Illus. in full color. The 15th century comes alive in this splendidly original picture book about Christopher Columbus. "The illustrations, executed in a variety of media, show scenes from the explorer's life as well as some imaginary creatures that populated the Europeans' picture of the outside world at that time. The details on each page invite individual readers to pay close attention, but the brief, clear text and framed illustrations lend themselves equally well to group sharing. Make room on your crowded Columbus shelf for this one."--(starred) School Library Journal.
Ages 5-9. This unusual picture book briefly describes the life of Columbus and illuminates it with stunning artwork. Reminiscent of Renaissance paintings, engravings, and (especially) maps, the illustrations combine the naive and the surreal in a very individual, sometimes haunting, way. The medium is "oil, ink and watercolor, and gouache . . . following a technique similar to fresco painting." Though misleading readers somewhat by implying that only Columbus believed the Indies could be reached by sailing west, Sis gives a fair summary of Columbus' life. The story begins with his childhood dreams of adventure and ends with his landing in what he believed to be the Orient. The book's abrupt ending sentence, "Columbus, however, never really knew that he had reached `America,'" raises more questions than it answers. Still, this is a good book to share on Columbus Day, primarily for the beauty and originality of Sis' artwork.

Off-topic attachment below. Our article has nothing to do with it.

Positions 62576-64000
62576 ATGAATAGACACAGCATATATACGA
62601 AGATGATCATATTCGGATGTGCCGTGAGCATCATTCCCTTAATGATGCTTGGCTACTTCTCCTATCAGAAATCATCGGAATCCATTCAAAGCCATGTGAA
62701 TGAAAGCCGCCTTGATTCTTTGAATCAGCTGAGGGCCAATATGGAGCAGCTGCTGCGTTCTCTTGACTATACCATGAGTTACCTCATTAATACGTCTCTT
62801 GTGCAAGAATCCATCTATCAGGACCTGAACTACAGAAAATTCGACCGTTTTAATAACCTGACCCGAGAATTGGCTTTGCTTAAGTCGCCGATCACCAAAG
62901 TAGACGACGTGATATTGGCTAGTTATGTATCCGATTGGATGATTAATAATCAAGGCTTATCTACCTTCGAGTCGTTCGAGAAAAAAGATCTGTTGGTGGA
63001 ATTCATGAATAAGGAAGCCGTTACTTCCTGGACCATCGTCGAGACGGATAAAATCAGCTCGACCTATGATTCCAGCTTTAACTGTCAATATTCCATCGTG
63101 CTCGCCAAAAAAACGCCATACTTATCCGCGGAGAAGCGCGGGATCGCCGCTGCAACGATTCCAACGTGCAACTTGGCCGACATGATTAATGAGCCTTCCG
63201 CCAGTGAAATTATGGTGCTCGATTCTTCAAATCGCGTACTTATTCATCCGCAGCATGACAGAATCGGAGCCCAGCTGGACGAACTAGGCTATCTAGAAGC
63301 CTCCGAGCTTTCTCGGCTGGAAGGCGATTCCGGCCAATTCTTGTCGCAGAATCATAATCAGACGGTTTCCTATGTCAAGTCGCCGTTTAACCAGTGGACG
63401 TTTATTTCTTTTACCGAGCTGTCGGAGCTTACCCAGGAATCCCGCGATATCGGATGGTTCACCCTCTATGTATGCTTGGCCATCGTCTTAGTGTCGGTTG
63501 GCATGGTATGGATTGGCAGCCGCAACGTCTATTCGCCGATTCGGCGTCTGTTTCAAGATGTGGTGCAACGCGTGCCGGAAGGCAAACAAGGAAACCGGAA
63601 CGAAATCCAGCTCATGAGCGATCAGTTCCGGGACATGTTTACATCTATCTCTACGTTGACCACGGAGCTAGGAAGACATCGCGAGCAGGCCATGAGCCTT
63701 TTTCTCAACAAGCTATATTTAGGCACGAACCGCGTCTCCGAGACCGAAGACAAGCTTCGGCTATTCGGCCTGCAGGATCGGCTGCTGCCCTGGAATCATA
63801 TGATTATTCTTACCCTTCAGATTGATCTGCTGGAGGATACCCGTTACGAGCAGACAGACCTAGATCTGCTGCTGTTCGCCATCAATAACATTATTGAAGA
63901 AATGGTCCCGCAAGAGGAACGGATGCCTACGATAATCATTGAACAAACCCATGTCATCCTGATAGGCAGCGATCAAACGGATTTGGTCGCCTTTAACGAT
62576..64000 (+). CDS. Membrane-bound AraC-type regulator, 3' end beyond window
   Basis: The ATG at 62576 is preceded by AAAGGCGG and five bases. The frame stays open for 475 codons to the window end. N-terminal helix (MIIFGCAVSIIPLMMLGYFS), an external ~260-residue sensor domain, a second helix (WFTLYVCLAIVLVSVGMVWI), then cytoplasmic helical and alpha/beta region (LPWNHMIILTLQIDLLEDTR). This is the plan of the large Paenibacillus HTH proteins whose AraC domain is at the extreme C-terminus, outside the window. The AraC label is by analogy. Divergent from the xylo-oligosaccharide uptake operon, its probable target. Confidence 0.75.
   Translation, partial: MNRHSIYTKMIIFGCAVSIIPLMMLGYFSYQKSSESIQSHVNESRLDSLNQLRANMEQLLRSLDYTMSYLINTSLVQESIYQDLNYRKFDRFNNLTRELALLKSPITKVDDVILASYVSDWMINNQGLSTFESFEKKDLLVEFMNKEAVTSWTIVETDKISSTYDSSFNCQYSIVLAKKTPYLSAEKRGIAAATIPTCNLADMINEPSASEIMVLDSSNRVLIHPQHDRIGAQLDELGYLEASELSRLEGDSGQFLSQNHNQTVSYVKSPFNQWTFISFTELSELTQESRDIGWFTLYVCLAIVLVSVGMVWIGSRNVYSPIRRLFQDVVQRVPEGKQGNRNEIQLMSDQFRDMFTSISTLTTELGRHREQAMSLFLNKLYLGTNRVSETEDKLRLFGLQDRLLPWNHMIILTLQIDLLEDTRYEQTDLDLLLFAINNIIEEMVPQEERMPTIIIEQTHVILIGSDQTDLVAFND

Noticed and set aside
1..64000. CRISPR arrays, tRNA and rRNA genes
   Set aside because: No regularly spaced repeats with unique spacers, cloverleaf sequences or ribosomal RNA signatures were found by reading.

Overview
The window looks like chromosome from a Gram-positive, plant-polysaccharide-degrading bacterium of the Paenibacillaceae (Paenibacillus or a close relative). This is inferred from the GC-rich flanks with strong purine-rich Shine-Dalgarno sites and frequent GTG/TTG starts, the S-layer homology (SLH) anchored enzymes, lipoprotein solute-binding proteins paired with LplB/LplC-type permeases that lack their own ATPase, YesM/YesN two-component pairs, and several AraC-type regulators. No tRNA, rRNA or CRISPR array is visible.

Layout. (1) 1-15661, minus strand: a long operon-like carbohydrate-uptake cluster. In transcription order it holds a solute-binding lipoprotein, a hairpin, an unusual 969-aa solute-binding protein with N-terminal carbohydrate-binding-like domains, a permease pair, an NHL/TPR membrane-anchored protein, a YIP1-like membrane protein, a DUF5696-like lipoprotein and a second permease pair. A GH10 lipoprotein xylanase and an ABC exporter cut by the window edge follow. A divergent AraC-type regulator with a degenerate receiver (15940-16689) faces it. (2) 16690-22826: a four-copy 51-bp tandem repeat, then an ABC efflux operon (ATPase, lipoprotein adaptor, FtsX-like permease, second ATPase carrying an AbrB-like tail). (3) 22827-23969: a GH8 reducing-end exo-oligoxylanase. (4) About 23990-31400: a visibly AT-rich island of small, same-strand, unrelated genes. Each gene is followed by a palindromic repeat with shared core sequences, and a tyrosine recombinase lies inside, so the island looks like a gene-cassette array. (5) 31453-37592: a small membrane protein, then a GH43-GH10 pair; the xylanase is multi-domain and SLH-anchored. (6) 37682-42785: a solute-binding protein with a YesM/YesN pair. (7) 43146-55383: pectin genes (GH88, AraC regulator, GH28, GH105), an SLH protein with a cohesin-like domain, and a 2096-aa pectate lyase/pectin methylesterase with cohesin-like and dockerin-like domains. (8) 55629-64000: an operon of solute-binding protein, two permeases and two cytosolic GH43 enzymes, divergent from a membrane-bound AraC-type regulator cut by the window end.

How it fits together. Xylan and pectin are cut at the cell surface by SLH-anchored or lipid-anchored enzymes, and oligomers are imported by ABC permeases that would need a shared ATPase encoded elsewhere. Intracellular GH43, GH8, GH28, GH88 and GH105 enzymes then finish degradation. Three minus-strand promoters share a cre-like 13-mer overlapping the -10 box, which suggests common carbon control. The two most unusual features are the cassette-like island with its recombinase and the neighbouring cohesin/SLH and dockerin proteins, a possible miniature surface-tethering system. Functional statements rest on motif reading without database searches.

The text of this brief examination of the life of Christopher Columbus is smoothly written and informative, but it is Sis's illustrations that make the book so distinctive. His pictures extend the narrative, vividly rendering on oversize, intricate pages Columbus's vision of a new world. This volume will be welcomed for its simplicity, energy, and idealism.
A brief, straightforward, uncontroversial summary of the events leading up to Columbus's first voyage and of the outward voyage itself--a book that serves to caption a series of dreamlike, highly imaginative illustrations blending the visual inspiration of 15th-century maps with this gifted Czech artist's perception of his own emigration as an escape from Europe's encircling walls. Stone walls are a unifying theme here, appearing as curtains around the first scene, as background in an album-like book displaying scenes from Columbus's childhood, as the surface over which the boy imagines sailing as he dreams of Marco Polo, or as the border of a glowing map of the known world, its only aperture opening off the page's edge to the west. Meanwhile, Sis makes fine decorative use of other motifs: sea monsters, starry skies and distant vistas, nautical instruments and ships. Contrasting meticulous detail with generously open space--delicately textured or luminous with color--is characteristic of Sis's work; here, style and theme are integrated in the splendid art. An unusually creative addition to the rapidly growing stack of books on Columbus.